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Efforts to fund Oklahoma City Indian museum and cultural center move to appropriations process

Plan now in play would fund long-stalled Oklahoma City Indian museum and cultural center over three years.
by Rick Green Modified: April 28, 2014 at 8:22 pm •  Published: April 28, 2014

Plans to finish funding the American Indian Cultural Center and Museum in Oklahoma City may be considered by the Legislature this session even though the House failed to hear a bill to draw $40 million from the state’s unclaimed property fund to complete the long-stalled project.

One of the bill’s authors, Rep. David Dank, R-Oklahoma City, said Monday lawmakers are discussing the possibility of paying for the project through an appropriations bill that would stagger funding over three years.

Under that approach, $15 million would be provided the first year, $15 million the second and $10 million the third. The money likely still would come from the unclaimed property fund.

“I’m hopeful that can happen,” Dank said. “We’ll keep working on it until we get it done.”

Private backers of the project have pledged to provide $40 million to finish the project if the state also puts up $40 million.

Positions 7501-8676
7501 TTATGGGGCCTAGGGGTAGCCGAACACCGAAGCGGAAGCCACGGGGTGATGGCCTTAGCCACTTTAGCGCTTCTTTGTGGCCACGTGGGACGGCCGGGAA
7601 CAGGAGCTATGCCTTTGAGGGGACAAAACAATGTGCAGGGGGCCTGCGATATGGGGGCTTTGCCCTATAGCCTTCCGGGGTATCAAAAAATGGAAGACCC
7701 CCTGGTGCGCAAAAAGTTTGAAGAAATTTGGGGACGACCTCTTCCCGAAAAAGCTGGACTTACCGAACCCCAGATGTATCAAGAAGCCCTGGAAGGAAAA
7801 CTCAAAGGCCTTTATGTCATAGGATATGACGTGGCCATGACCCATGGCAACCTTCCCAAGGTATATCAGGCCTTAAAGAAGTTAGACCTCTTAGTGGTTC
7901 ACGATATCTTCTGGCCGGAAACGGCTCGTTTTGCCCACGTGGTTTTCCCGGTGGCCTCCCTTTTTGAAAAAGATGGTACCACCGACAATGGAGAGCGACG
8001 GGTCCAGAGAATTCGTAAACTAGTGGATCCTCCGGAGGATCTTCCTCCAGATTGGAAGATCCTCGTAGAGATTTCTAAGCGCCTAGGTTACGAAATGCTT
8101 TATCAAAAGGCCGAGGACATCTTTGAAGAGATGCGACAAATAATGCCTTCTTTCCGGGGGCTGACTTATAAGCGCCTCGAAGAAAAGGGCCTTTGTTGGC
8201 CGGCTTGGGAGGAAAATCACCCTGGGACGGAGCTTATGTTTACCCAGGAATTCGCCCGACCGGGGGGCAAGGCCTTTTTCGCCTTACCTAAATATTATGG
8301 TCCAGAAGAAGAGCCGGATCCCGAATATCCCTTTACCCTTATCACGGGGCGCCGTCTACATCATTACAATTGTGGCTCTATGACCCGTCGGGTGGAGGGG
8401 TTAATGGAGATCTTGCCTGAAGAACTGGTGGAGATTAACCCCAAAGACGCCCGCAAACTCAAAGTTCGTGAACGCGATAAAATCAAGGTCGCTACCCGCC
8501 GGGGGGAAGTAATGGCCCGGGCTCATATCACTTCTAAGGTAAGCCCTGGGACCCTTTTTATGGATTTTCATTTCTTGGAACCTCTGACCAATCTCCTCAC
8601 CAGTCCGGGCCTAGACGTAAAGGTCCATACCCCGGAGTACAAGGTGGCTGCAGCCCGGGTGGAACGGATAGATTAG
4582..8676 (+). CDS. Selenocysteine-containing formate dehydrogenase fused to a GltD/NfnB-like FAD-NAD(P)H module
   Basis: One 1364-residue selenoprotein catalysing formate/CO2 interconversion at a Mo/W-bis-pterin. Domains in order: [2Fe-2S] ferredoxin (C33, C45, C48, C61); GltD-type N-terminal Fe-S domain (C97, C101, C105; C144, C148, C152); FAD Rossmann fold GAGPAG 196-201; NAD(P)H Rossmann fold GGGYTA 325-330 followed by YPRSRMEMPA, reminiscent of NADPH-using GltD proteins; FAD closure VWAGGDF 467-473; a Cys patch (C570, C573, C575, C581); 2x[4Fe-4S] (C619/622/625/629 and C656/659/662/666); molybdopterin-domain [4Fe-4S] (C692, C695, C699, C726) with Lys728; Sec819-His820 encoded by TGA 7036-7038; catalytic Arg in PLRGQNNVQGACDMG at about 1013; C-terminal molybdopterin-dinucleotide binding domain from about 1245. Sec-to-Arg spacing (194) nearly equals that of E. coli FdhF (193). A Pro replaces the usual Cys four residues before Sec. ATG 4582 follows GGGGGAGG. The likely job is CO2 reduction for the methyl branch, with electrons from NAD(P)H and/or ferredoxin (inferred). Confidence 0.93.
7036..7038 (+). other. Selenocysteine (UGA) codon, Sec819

“We have those private people who have committed money for it,” Dank said. “Those commitments are just good through this session. We’ve got to get it done, otherwise the state will be looking at having to provide $80 million instead of $40 million.

“It could be a real boon to this state. It is history, culture and heritage. It will draw thousands of people here every year and will pay for itself.”

A bill to provide $40 million for the project in one lump sum passed the Senate and two House committees, but House Speaker Jeff Hickman did not allow it to come to a floor vote, saying he wanted it to have the support of 51 Republicans in the House before he did so.

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by Rick Green
Capitol Bureau Chief
Rick Green is the Capitol Bureau Chief of The Oklahoman. A graduate of Humboldt State University in Arcata, Calif., he worked as news editor for The Associated Press in Oklahoma City before joining The Oklahoman.
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